Because of these limitations within Javascript, in order to parse strings containing emoji, we need some fancy footwork.

Writing a regular expression

Luckily, the internet is awash in smarter folks than I. The lodash library has produced a rock solid emoji regular expression. Is is:


Woof, that’s a monster! Still, we’re enterprising programmers, we’re not afraid of a little regex, right? Let’s reverse engineer this.

From the Wikipedia emoji entry, there’s a couple ranges of emoji (many of which have unassigned values, presumably for future emoji):

To make this easier, I’m assuming anything in those ranges is emoji. Our audience uses the English alphabet over SMS, so tough luck if I trawl up any other unsuspecting characters.


They range from U+2700 to U+27BF, so the regular expression for that looks like:


> true

Miscellaneous Symbols and Pictographs

These range from U+1F300 to U+1F5FF, with the following surrogate pairs:

> "\uD83C\uDF00"

> "\uD83D\uDDFF"

The regex for this range, from lodash’s implementation, is:


> true

> true

Supplemental Symbols and Pictographs

From U+1F900 to U+1F9FF, with the following surrogate pairs:

> "\uD83E\uDD10"

> "\uD83E\uDDC0"

We can reuse the same regex as above:

> true

> true


From U+1F600 to U+1F64F, with surrogate pairs:

> "\uD83D\uDE00"

> "\uD83D\uDE4F"

Also covered by that same regex:

> true

> true

Transport and Map Symbols

Includes U+1F680 to U+1F6FF, with surrogate pairs:

> "\uD83D\uDE80"

> "\uD83D\uDEFF"

Also covered by that same regex:

> true

> true

Miscellaneous Symbols

Includes U+2600 to U+26FF, with surrogate pairs:

> "\u2600"

> "\u26FF"

We can write a regex for this like so:


> true

> true

lodash’s mysterious other regex

There’s another section in the beginning of that original lodash regex we haven’t looked at yet:


If we examine what those characters represent, we get:

> "🇦"

> "🇿"

Holy camoley, what the heck are those? I’ll tell you what those are: those are the regional indicator symbol letters A-Z. These are used to create flags for various countries. For instance:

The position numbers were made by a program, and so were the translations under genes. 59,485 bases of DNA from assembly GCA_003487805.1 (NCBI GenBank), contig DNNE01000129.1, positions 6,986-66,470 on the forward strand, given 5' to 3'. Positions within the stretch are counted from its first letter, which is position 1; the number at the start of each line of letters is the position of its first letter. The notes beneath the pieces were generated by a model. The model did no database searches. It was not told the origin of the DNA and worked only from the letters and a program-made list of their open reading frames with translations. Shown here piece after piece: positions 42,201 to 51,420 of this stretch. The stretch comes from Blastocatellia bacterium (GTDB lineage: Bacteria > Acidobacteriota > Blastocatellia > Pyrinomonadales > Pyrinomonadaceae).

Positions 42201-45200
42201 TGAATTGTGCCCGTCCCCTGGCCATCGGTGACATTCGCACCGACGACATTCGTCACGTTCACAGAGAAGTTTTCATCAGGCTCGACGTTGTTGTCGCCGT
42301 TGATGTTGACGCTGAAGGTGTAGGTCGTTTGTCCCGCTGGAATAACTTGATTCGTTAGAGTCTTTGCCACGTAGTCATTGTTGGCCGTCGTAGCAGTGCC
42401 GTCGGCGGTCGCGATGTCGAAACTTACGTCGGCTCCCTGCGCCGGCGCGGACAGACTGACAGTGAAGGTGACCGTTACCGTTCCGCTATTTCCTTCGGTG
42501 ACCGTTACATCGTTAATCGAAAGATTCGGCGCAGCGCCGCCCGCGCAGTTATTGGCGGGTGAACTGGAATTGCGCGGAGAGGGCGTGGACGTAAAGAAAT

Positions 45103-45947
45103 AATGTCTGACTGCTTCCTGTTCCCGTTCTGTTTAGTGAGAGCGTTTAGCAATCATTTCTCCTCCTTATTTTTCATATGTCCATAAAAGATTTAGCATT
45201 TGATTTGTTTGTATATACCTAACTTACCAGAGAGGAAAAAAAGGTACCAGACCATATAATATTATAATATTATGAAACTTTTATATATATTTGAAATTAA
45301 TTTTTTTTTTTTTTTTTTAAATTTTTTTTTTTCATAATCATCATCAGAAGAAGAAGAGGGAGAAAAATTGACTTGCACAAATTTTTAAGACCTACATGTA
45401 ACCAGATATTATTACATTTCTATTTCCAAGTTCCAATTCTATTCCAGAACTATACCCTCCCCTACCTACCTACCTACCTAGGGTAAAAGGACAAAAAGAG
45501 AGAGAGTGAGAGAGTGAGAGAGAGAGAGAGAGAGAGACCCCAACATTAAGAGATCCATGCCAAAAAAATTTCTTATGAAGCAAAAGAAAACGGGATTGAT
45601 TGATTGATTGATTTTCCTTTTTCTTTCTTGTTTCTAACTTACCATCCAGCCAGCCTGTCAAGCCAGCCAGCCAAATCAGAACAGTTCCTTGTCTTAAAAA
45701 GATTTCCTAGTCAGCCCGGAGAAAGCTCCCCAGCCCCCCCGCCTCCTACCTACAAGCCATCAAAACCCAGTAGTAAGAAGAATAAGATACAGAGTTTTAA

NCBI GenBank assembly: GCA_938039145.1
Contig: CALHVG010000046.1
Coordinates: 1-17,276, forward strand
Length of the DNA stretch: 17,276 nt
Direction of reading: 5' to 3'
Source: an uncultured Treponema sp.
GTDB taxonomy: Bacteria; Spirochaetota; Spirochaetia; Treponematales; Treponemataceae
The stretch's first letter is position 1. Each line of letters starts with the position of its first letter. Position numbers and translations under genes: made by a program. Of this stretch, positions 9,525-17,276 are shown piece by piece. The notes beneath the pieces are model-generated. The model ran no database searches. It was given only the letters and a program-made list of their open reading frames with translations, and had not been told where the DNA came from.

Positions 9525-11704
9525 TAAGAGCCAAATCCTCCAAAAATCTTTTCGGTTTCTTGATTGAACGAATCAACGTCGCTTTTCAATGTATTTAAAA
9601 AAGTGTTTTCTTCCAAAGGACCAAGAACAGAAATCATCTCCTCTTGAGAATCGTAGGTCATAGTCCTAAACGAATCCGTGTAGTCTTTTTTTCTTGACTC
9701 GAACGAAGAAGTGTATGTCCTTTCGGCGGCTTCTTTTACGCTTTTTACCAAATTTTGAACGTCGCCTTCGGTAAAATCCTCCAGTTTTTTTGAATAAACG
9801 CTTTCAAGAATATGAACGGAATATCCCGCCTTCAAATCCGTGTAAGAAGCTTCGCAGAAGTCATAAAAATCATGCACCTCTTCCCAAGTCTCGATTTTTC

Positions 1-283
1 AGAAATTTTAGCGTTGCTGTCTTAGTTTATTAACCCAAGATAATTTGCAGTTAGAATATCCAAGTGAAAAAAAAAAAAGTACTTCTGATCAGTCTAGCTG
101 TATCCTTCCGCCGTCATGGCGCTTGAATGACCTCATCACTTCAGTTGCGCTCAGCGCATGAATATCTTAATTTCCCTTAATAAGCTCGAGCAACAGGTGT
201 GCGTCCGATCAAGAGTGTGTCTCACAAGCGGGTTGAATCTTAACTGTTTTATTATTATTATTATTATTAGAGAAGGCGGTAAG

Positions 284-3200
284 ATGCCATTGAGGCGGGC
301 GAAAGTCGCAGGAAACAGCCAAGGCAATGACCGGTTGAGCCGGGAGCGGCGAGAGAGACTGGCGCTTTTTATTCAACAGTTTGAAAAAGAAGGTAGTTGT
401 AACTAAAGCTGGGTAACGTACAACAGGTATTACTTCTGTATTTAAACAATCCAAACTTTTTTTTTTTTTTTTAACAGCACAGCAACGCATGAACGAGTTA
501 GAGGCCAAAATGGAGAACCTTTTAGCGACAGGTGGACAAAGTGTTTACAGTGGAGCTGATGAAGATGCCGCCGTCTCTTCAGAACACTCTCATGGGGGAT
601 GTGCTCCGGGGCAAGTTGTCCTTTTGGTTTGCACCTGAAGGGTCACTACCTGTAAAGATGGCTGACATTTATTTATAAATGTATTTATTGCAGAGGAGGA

> "🇺"

> "🇸"

// when combining "u" + "s":
"\ud83c\uddfa" + "\ud83c\uddf8"
> "🇺🇸"

So that’s a good section to keep around. The regex so far is:


Let’s test it out

I’m relying on Emoji-data’s json to provide a library of every emoji. When we run this regular expression against that list, we get 746 matches, 99 misses. Let’s go through the misses:


There are 12 keycap emojis (#️⃣️, *️⃣ and 0️⃣️9️⃣️), which look like:

> "0️⃣️"

> "9️⃣"

> "#️⃣"

> "*️⃣"

(That middle “\uFE0F’ is optional, by the way.)

These are covered by the following:


> true

> true

Other Miscellaneous Emoji

Towards the bottom of the Unicode Block Emoji entry on Wikipedia is the following:

Additional emoji can be found in the following Unicode blocks: Arrows (8 codepoints considered emoji), Basic Latin (12), CJK Symbols and Punctuation (2), Enclosed Alphanumeric Supplement(41), Enclosed Alphanumerics (1), Enclosed CJK Letters and Months (2), Enclosed Ideographic Supplement (15), General Punctuation (2), Geometric Shapes (8), Latin-1 Supplement (2), Letterlike Symbols (2), Mahjong Tiles (1), Miscellaneous Symbols and Arrows (7), Miscellaneous Technical (18), Playing Cards (1), and Supplemental Arrows-B (2).

Why the heck are these other random emoji scattered around like detritus? I believe the reason is: “because of history”. But I don’t really know. If you know, leave a comment and educate us all!

I won’t go through these one by one. You can look in my Github repo for a breakdown of the regex for each block. Suffice to say the regex that covers all these pesky buggers is:



Which means that… drum roll… the final regex for parsing emojis is:


Hopefully that dispells some of the confusion around parsing emoji.